When Katia Vega winks, strange things happen: a miniature drone takes to the air, or a hundred LEDs in her hair sparkle like a Christmas tree. It works because she has developed a range of conducting cosmetics that let her activate electronics with a flip of her eyelids.
Demonstrated on 10 October at the Interactive Tabletops and Surfaces conference at the University of St Andrews, UK, the aim of her “beauty technology” is to provide an alternative way to make quick micro-interactions – like those possible with wearable computers like Google Glass.Smartphone users have to fiddle with their phones for half a minute to take a picture, whereas Glass only requires a quick tap on the side to accomplish the same task.. With Vega’s “Blinklifier” it could be done with a wink. “We use voluntary movements to amplify intentions – using our body as a new input device,” she says.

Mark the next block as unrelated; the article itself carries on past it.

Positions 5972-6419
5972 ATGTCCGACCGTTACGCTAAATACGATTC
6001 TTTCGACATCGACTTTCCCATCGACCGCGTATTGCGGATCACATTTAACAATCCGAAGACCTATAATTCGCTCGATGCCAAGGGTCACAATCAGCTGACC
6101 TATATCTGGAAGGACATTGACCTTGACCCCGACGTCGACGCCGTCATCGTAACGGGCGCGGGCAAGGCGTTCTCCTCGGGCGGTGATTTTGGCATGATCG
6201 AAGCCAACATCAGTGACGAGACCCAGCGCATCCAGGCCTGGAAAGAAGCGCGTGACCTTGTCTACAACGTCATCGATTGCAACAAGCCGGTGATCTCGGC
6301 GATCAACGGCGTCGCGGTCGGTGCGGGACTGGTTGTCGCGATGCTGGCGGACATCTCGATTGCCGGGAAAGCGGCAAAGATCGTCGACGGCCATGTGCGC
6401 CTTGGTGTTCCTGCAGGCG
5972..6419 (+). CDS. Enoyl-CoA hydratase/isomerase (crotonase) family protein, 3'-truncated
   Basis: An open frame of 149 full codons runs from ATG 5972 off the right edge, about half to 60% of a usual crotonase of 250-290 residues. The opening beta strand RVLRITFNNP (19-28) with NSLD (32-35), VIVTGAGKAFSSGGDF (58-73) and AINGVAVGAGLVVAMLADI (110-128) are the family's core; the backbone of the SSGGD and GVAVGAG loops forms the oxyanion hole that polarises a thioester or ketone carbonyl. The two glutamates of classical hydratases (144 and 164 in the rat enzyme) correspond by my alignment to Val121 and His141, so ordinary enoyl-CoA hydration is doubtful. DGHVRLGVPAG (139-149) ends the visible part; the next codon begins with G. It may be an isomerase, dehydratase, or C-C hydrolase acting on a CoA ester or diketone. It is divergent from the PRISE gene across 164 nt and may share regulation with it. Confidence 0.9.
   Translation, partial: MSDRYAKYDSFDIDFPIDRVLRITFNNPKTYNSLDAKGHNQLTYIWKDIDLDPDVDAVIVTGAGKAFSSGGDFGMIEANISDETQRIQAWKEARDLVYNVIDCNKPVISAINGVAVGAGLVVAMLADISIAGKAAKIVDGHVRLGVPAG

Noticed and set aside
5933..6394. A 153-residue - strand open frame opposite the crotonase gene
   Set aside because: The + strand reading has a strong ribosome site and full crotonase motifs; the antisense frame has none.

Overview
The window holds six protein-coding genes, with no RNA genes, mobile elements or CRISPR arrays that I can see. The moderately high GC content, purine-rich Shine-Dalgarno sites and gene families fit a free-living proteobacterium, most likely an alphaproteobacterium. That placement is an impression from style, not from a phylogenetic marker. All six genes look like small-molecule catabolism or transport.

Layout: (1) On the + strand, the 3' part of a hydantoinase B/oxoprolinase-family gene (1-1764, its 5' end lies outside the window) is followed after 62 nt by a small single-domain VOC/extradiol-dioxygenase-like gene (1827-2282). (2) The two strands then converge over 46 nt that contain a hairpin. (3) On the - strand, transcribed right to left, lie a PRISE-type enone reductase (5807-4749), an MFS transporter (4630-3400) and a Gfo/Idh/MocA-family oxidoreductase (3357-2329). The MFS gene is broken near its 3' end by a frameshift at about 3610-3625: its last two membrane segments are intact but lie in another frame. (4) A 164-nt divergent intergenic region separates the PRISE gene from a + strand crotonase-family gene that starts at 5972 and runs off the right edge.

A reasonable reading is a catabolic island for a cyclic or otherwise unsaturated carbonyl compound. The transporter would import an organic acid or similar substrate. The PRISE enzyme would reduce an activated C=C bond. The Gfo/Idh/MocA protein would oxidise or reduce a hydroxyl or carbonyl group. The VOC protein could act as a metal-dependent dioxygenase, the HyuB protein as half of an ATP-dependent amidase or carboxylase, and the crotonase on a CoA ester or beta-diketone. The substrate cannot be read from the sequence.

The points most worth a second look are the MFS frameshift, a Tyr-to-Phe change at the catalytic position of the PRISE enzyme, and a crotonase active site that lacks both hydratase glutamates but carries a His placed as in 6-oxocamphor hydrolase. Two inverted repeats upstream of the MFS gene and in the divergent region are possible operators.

Vega, a computer scientist at the Pontifical Catholic University in Rio de Janeiro, Brazil, has developed metallised false eyelashes and conducting eyeshadow that complete a very low voltage circuit when she winks. Both are said to be chemically safe for use on the skin.